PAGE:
Monday, September 15, 2008
Today's bike lane picture (from the More is Better school of thought).
A common problem with bike lanes is having the lane within the arc of an opening car door. It's called "The Door Zone", and it's a new leading cause of cyclist injuries and fatalities. This is New York City's solution to the problem, as demonstrated on 9th Avenue. It certainly shows that NYC is willing to dedicate more money and right-of-way to solving this inherent bike lane problem than most cities encumbered with them are willing to do.
However, a serious new problem has been created in how pedestrians are treated. A shopper/customer of the small shops/businesses on this street, who parks in the parking lane, will walk directly from the sidewalk to their car, perhaps with both arms full of merchandise bags, or some other bulky item (drycleaning, perhaps). They may or may not see a cyclist coming down the sidepath bike lane. Collisions between pedestrians and cyclists are guaranteed by an application like this, and the collisions can be deadly for the pedestrian.
A general rule of thumb in facility design is "simpler is better". The more convoluted a design is, the more it tries extravagant measures to overcome initial design shortcomings, the more likely it is the design was a bad idea to begin with. This design is a poster child for "Occam's razor", which is often paraphrased as "All other things being equal, the simplest solution is the best."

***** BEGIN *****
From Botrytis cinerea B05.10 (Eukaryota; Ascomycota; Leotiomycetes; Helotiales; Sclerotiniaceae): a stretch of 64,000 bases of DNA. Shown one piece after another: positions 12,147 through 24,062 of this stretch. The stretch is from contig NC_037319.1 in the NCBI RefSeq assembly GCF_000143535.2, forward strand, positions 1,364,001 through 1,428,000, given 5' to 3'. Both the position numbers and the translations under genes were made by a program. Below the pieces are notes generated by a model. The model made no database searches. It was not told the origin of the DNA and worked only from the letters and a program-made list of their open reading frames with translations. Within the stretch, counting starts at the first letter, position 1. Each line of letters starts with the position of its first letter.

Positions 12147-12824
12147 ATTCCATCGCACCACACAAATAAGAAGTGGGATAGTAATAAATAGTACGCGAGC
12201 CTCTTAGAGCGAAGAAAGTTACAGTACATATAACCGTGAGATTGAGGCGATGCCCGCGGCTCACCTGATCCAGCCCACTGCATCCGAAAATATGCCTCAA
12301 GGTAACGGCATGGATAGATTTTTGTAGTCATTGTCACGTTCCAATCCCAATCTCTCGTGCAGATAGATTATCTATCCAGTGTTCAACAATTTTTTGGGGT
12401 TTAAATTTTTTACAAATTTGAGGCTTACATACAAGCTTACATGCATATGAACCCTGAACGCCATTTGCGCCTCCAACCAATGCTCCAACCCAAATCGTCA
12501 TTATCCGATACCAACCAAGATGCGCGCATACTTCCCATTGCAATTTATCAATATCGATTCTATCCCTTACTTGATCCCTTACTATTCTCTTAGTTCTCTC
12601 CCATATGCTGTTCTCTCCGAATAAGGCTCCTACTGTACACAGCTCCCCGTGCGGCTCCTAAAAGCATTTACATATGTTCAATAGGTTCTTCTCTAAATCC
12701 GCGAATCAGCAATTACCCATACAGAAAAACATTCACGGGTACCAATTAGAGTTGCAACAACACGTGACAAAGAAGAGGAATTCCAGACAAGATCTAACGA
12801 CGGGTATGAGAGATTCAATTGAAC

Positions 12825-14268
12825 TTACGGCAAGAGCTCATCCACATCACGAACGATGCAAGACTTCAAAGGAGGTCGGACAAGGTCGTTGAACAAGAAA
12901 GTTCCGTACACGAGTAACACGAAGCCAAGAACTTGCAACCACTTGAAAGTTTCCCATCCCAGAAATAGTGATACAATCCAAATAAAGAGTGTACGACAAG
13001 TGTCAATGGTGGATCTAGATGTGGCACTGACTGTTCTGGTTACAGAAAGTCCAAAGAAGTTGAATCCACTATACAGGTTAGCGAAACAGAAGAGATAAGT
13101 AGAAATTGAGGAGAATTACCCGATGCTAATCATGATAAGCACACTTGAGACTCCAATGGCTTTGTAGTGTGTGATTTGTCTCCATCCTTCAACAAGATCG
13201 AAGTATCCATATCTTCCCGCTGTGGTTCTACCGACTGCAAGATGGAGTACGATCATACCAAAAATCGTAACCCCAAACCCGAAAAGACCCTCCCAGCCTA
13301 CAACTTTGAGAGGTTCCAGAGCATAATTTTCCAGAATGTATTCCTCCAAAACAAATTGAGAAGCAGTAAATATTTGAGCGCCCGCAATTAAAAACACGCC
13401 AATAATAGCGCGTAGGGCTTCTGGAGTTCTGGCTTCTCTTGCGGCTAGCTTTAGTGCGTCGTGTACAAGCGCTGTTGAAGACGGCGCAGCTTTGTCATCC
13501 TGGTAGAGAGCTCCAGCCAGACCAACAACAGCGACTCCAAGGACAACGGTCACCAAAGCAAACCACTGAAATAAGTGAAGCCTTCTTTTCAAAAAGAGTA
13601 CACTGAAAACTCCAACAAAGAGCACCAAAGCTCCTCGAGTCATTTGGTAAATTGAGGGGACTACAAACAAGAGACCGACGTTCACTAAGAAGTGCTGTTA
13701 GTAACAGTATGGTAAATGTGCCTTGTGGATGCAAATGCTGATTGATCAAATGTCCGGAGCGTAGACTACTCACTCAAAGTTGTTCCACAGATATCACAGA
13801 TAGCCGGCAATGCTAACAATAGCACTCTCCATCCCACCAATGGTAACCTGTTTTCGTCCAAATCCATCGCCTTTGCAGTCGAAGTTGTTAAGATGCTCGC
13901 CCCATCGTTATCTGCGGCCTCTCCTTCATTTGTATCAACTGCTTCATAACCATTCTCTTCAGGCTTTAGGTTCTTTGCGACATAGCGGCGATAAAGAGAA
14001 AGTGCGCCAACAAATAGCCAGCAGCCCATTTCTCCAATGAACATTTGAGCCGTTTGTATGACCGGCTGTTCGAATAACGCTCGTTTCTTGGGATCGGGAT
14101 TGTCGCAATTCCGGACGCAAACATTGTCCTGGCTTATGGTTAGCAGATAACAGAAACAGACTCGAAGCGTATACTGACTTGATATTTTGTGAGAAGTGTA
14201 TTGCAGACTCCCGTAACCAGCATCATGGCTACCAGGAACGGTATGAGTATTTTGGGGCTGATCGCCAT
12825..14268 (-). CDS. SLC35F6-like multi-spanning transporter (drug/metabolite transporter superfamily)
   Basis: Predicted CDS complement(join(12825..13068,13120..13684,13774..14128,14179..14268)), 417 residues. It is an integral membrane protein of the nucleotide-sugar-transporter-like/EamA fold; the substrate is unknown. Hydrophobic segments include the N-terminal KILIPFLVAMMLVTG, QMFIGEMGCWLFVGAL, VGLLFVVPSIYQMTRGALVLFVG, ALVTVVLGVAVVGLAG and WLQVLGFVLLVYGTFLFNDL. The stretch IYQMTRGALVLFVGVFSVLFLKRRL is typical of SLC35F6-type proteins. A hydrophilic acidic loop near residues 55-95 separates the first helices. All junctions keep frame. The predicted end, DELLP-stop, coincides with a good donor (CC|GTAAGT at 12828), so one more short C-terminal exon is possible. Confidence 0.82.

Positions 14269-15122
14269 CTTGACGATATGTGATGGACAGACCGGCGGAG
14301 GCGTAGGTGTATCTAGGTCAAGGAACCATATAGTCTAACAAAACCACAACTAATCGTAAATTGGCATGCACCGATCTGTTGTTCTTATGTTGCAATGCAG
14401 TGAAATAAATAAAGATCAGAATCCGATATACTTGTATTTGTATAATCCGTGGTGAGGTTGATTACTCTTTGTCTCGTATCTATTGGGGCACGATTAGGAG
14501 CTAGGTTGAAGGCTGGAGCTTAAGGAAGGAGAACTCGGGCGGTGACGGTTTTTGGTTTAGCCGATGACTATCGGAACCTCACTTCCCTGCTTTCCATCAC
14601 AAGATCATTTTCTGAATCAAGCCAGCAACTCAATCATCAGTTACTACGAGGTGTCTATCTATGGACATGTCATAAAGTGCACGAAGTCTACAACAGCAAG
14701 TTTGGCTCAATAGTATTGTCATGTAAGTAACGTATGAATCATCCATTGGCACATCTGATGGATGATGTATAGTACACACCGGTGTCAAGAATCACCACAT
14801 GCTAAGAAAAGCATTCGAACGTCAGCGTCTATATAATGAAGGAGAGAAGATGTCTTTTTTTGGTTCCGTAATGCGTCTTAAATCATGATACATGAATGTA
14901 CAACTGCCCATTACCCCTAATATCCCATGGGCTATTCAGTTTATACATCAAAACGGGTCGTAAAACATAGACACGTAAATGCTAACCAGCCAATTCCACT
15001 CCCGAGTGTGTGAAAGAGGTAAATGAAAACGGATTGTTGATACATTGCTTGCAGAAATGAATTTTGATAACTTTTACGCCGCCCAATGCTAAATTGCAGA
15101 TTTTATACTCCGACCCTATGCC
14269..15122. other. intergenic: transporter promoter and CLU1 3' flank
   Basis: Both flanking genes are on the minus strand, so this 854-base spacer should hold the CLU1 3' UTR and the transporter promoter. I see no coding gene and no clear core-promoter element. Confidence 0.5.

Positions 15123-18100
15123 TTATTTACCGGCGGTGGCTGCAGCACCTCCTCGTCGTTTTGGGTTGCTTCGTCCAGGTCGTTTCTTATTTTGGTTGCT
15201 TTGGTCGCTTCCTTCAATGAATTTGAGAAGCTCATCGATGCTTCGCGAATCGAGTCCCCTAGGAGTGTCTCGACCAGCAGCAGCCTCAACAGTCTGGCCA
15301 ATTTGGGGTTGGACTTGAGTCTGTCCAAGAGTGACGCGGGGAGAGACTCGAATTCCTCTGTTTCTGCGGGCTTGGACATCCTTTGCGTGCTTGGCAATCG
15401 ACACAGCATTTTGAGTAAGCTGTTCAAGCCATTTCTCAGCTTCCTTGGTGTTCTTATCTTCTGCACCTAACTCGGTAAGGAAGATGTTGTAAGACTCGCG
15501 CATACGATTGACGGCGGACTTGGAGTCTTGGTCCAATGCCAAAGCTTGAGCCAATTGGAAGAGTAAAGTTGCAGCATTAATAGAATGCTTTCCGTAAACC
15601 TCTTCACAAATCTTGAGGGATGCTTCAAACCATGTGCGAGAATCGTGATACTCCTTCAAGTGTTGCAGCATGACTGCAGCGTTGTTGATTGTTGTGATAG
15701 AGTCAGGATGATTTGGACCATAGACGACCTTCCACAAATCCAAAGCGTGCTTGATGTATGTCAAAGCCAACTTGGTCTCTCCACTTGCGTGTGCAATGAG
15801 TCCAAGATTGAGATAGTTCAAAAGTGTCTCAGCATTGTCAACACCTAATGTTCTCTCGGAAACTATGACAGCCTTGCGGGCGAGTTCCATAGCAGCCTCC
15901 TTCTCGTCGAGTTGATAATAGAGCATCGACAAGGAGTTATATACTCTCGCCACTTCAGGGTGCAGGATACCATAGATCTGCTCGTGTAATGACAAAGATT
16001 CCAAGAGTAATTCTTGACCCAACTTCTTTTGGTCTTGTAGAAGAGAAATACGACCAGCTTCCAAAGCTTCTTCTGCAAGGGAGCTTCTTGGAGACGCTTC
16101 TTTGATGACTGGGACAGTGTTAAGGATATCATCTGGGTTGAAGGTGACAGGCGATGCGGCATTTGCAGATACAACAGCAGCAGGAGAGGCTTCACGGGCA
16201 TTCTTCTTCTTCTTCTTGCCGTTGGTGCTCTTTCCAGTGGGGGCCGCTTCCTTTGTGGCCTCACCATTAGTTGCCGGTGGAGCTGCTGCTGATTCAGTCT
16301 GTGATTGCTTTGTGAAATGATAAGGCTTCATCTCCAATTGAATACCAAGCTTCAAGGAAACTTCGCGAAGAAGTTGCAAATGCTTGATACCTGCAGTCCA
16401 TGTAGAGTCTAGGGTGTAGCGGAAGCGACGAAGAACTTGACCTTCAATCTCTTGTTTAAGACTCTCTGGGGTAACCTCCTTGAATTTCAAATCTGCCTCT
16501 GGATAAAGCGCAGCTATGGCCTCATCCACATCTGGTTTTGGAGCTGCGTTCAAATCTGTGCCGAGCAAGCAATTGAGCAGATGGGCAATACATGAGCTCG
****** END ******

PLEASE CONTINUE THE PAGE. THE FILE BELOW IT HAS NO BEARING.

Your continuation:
This is a fairly heavily traveled street, although the traffic congestion you see is perhaps doubled by the removal of two lanes of available capacity (or perhaps it had originally been a two-way street. Due to the intervals of traffic signals, traffic flows at a relatively low speed. Previously, a cyclist could ride on either the left or the right side of the street (or across lanes as they position themselves to turn), depending upon their destination. Now, the cyclist can ONLY ride on the left side (NYC has a mandatory sidepath law... cyclists must stay in the bike lane). They can't turn right at an intersection. They can't access shops and businesses along the right side of the street. In order to do so, they must dismount and become pedestrians, or they must violate the law.
Which do you think they'll do?